Teen Bedtime And Sleeping Patterns Can Influence Risk Of Obesity And Poor Cardiometabolic Health

Teen bedtime and sleeping patterns can influence risk of obesity and poor cardiometabolic health

Study in JAMA Pediatrics with Kaiser Permanente lead author measured evening versus morning preferences and “social jet lag” in more than 800 teens

 

By Janet Byron

Adolescent sleep timing preferences and patterns should be considered risk factors for obesity and cardiometabolic health, according to a new study by researchers with the Kaiser Permanente Division of Research and Massachusetts General Hospital.

The study, “Chronotype, social jet lag, and cardiometabolic health,” was published today in JAMA Pediatrics.

Lead author Elizabeth Cespedes Feliciano, ScD

Poor quality and short duration of sleep are known to increase obesity and cardiometabolic risk among children. What’s rarely been studied, however, is how sleep timing and teens’ own preferences for when to sleep and engage in other activities can influence their risk of obesity and poor cardiometabolic health.

The research team studied 804 children who were part of Project Viva, a cohort study  that has followed Boston-area mothers and children for over a decade to characterize early-life factors that influence long-term health.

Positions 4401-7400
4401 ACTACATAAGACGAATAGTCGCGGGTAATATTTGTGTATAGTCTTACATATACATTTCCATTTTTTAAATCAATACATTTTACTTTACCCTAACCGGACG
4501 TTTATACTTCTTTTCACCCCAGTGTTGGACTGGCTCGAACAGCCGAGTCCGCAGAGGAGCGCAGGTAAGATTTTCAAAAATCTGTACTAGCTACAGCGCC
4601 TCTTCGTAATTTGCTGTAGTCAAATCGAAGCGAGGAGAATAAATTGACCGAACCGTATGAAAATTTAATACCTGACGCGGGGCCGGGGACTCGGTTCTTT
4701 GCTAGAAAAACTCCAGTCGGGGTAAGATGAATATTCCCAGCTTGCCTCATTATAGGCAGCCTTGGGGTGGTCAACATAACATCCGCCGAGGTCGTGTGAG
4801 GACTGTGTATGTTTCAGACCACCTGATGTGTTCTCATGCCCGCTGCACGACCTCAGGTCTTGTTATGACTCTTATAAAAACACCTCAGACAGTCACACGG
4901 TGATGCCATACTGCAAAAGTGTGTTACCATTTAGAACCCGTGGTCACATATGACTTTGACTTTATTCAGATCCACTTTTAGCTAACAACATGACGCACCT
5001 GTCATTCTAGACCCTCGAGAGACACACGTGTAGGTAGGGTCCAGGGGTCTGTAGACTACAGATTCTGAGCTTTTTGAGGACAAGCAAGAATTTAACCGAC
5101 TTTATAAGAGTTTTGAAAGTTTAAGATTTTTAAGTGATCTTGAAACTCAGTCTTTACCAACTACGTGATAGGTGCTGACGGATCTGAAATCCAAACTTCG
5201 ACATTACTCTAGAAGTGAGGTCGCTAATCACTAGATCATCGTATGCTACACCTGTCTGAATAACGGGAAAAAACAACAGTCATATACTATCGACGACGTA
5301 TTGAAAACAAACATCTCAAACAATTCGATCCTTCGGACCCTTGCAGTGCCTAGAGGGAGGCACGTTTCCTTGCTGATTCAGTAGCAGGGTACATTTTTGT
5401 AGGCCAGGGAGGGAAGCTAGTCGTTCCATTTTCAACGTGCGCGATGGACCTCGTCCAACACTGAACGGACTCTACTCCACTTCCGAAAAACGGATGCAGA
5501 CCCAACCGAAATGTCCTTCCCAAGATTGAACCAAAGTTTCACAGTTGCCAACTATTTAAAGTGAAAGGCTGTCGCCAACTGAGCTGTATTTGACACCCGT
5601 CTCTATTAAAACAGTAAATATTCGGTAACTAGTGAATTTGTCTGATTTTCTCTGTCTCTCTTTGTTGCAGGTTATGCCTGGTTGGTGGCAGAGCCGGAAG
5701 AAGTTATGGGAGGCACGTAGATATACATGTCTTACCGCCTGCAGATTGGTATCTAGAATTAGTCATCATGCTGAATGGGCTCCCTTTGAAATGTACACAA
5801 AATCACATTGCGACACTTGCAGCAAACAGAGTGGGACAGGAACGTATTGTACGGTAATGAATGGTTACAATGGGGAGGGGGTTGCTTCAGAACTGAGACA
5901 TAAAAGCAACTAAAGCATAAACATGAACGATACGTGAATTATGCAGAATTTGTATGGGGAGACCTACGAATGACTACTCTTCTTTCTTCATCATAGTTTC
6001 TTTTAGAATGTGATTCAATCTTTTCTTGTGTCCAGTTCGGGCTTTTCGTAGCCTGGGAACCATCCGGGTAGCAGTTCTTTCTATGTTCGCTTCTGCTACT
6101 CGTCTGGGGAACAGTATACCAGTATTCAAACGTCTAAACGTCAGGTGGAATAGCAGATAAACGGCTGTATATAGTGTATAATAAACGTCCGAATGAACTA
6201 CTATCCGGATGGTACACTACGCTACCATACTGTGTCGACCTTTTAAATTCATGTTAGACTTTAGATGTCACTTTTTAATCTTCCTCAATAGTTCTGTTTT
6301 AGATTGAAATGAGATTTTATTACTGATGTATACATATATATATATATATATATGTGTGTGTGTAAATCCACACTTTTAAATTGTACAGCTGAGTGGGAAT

Researchers examined chronotypes (evening versus morning preferences) and “social jet lag” (differences in sleep timing between school and free days) in children 12 to 17 years of age.

Evening chronotypes and greater social jet lag were both associated with obesity. The study also found that girls were more susceptible to the impact of poor sleep patterns on body fatness than boys.

“While the reasons for these differences between girls and boys are not fully understood, they may include biological and sociocultural influences as teens enter puberty,” says lead author Elizabeth C. Feliciano, ScD, ScM, research scientist in the Kaiser Permanente Northern California Division of Research and formerly with the Harvard Chan School of Public Health.

Read more on the findings here.

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